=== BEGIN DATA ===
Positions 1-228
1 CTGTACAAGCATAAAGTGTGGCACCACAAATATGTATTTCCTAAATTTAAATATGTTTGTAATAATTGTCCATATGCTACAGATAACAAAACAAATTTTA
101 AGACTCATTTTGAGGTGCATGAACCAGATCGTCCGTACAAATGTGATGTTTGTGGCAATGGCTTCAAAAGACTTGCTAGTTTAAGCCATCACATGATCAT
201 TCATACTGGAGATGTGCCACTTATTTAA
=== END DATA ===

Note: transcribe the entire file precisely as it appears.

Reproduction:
Positions 1-228
1 CTGTACAAGCATAAAGTGTGGCACCACAAATATGTATTTCCTAAATTTAAATATGTTTGTAATAATTGTCCATATGCTACAGATAACAAAACAAATTTTA
101 AGACTCATTTTGAGGTGCATGAACCAGATCGTCCGTACAAATGTGATGTTTGTGGCAATGGCTTCAAAAGACTTGCTAGTTTAAGCCATCACATGATCAT
201 TCATACTGGAGATGTGCCACTTATTTAA